Transit officials stress commitment to public safety

Wave Wire Services

LOS ANGELES — As Southern California gears up to host major global events, transportation officials are emphasizing their commitment to public safety amid ongoing challenges with widely publicized violent crimes.

Officials from the Metropolitan Transportation Authority gathered July 10 at Union Station to present the annual “State of the Agency” address. Los Angeles Mayor Karen Bass, completing her one-year term as chair of the board of directors, and MTA CEO Stephanie Wiggins highlighted the agency’s milestones. These included the five-year plan to establish the Transit Community Public Safety Department, bringing law enforcement services in-house, as well as progress on current and future rail projects, among other achievements.

“We settled decades of debate by acting decisively to change law enforcement on the [MTA] system by moving forward with creating a new transit safety department to keep everyone safe,” Bass said. “If you are on transit … we want everyone to be safe.”

The new MTA police force will be rolled out over the next five years.

Meanwhile, the agency’s current contracts with the Los Angeles County Sheriff’s Department, Los Angeles Police Department and Long Beach Police Department will remain in place.

Law enforcement contracts are expected to be slowly phased out, with the goal of having the agency’s in-house department ready to take over by 2029.

Bass said specially trained law enforcement officers, an increased number of social workers, ambassadors, and other specialists will address the “crisis of homelessness and addiction that play out on our system.”

The plan is estimated to cost $192.6 million per year, compared to the $194 million multi-agency contract.

Safety was a recurring theme with officials describing it as a “top priority.”

County Supervisor Janice Hahn, who at the end of the address received the chair’s gavel from Bass, echoed those sentiments. Hahn outlined her priorities as well, as she begins to lead the agency’s Board of Directors in the 2024-25 fiscal year.

Hahn called the recent string of attacks and violent crimes on the transit system as “alarming” and “troubling” to every board member. As the new chair, Hahn said she will focus on safety for riders and employees. In addition, she wants to help unhoused riders enter shelter, improve rider experience and work alongside the agency’s labor unions to improve working conditions for workers.

Hahn added that she plans to follow the example of her father, Kenneth Hahn, a 40-year political leader who played a significant role in the development of both the county and the city of L.A.

“I haven’t ridden the Metro as much as I should have in the past, but I’m going to make it a point to ride more while I am chair,” Hahn said. “At our board meetings, I’m going to talk about what I experienced as a Metro rider — that will mean calling out problems I see and praising the things that go right.”

CEO Wiggins said the agency will continue strengthening its partnerships to address societal issues affecting the transit system. She thanked law enforcement partners — Los Angeles Police Department, L.A. County Sheriff’s Department and Long Beach Police Department — for their services.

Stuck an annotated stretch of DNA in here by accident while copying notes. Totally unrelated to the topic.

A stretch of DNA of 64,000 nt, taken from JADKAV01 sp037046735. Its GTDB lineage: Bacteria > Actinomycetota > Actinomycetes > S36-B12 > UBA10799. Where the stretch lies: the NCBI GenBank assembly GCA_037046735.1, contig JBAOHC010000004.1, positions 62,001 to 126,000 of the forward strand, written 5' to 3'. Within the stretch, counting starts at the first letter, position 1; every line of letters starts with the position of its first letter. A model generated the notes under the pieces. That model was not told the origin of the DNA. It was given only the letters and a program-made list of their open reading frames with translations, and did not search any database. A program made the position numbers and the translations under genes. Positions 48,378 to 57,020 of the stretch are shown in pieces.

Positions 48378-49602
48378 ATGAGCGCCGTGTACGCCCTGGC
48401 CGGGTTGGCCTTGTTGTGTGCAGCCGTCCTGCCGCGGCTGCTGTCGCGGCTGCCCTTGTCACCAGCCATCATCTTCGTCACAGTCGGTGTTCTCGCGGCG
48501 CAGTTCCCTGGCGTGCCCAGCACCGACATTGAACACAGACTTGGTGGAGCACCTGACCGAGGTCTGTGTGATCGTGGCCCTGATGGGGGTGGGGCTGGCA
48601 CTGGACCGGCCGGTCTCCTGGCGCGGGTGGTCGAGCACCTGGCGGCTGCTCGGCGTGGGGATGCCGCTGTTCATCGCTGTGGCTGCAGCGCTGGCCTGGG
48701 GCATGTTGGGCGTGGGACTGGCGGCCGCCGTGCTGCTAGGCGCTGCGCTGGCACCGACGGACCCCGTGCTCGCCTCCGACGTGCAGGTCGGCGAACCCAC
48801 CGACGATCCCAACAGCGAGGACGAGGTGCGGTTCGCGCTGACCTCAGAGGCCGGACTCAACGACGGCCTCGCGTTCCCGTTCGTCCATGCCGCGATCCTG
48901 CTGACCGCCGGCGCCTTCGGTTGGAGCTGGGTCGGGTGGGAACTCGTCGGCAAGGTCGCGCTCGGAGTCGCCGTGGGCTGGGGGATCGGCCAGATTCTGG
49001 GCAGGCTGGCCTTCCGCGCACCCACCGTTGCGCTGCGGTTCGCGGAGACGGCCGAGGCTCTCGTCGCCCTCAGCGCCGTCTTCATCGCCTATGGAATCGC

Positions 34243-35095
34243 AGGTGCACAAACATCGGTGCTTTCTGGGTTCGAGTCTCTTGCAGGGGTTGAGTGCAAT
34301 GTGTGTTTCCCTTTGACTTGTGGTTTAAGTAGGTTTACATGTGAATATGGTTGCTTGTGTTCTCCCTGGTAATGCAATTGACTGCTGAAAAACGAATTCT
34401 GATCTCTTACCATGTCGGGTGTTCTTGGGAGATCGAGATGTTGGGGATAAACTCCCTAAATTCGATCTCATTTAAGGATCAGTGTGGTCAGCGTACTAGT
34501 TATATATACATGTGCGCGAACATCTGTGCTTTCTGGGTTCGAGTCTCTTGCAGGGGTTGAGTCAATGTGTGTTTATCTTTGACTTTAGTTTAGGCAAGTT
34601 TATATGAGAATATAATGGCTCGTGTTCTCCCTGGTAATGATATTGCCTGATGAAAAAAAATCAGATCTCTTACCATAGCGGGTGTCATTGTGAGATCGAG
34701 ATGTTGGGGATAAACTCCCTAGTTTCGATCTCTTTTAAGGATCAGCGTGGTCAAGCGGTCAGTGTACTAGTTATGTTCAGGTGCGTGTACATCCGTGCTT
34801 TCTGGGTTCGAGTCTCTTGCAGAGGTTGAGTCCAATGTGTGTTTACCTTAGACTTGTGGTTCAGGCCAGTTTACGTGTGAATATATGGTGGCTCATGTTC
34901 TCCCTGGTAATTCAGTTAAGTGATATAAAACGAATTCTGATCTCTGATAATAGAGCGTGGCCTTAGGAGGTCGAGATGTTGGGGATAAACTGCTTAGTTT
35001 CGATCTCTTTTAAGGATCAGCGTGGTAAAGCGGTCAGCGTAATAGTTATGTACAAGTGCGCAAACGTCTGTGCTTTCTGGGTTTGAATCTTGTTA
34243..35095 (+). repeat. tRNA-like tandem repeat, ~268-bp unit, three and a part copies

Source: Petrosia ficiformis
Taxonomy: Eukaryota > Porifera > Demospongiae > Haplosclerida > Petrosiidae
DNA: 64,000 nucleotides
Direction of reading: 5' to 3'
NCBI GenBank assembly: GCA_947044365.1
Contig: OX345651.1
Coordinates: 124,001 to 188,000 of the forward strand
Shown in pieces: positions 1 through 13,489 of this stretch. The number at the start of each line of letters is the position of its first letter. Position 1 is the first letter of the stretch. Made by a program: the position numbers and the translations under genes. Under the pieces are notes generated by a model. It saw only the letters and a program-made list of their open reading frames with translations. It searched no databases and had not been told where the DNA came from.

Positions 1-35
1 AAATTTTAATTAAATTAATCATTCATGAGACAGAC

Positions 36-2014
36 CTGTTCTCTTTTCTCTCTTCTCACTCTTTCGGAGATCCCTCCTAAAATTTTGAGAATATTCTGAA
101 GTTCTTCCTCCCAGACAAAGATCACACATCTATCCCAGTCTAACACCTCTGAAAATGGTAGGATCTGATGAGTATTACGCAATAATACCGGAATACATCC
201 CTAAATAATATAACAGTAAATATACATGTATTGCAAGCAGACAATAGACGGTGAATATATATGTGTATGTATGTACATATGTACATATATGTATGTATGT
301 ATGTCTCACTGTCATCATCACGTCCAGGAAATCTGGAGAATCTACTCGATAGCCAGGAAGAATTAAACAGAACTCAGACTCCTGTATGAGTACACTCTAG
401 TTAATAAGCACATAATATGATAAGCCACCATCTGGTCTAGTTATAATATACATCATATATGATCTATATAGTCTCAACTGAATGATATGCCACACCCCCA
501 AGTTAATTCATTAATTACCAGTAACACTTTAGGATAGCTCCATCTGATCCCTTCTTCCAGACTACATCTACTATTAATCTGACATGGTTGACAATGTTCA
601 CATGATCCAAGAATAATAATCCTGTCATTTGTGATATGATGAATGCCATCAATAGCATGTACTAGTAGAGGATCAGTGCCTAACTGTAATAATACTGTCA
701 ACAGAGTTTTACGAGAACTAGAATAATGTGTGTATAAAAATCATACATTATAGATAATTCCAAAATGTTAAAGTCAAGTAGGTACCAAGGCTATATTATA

She described the agency’s new approach to safety as one that will bolster engagement and visible presence on the system.

“Our region is contending with historic levels of homelessness, untreated mental illness and addiction,” Wiggins said. “These issues lie at the core of our public safety challenges, and we must address them compassionately and effectively.”

The executive also touted efforts and implementation plans to add additional bus lanes, improve stations, acquire zero-emission buses, increase the use of a transit-signal priority system and bolster customer service.

“Beyond safety, we will continue to deliver progressively better and more equitable service over the next year, and the next four years, both as we finish and activate our new projects,” Wiggins said.

Officials highlighted current projects under construction, including the Airport Metro Connector, the Purple (D) Line extension and “major” planning milestones on the East San Fernando Valley Line, North San Fernando Valley Line and the Southeast Gateway Line.

Some of the subway extensions will start opening in late 2025, she added.

Despite concerns over safety on the transit system, the MTA had reported an increase in ridership during May compared to the same period last year, with more than 27.1 million boards on buses and rail lines. June data has not yet been released.

In the past year, the MTA also has enacted plans to improve safety for employees and riders, and to partner with cities, the county and regional agencies to address issues such as homelessness, untreated mental illness and substance abuse.

“We will continue to pursue our goal to fully restore our ridership levels to pre-pandemic ridership,” Wiggins said. “We are 96% of the way there and on the weekends already. We will make L.A. County proud and all of America as we welcome millions of visitors for the World Cup in 2026, the Super Bowl in 2027 and the Olympic and Paralympic Games in 2028.”

Photo by Lorenzo Gomez

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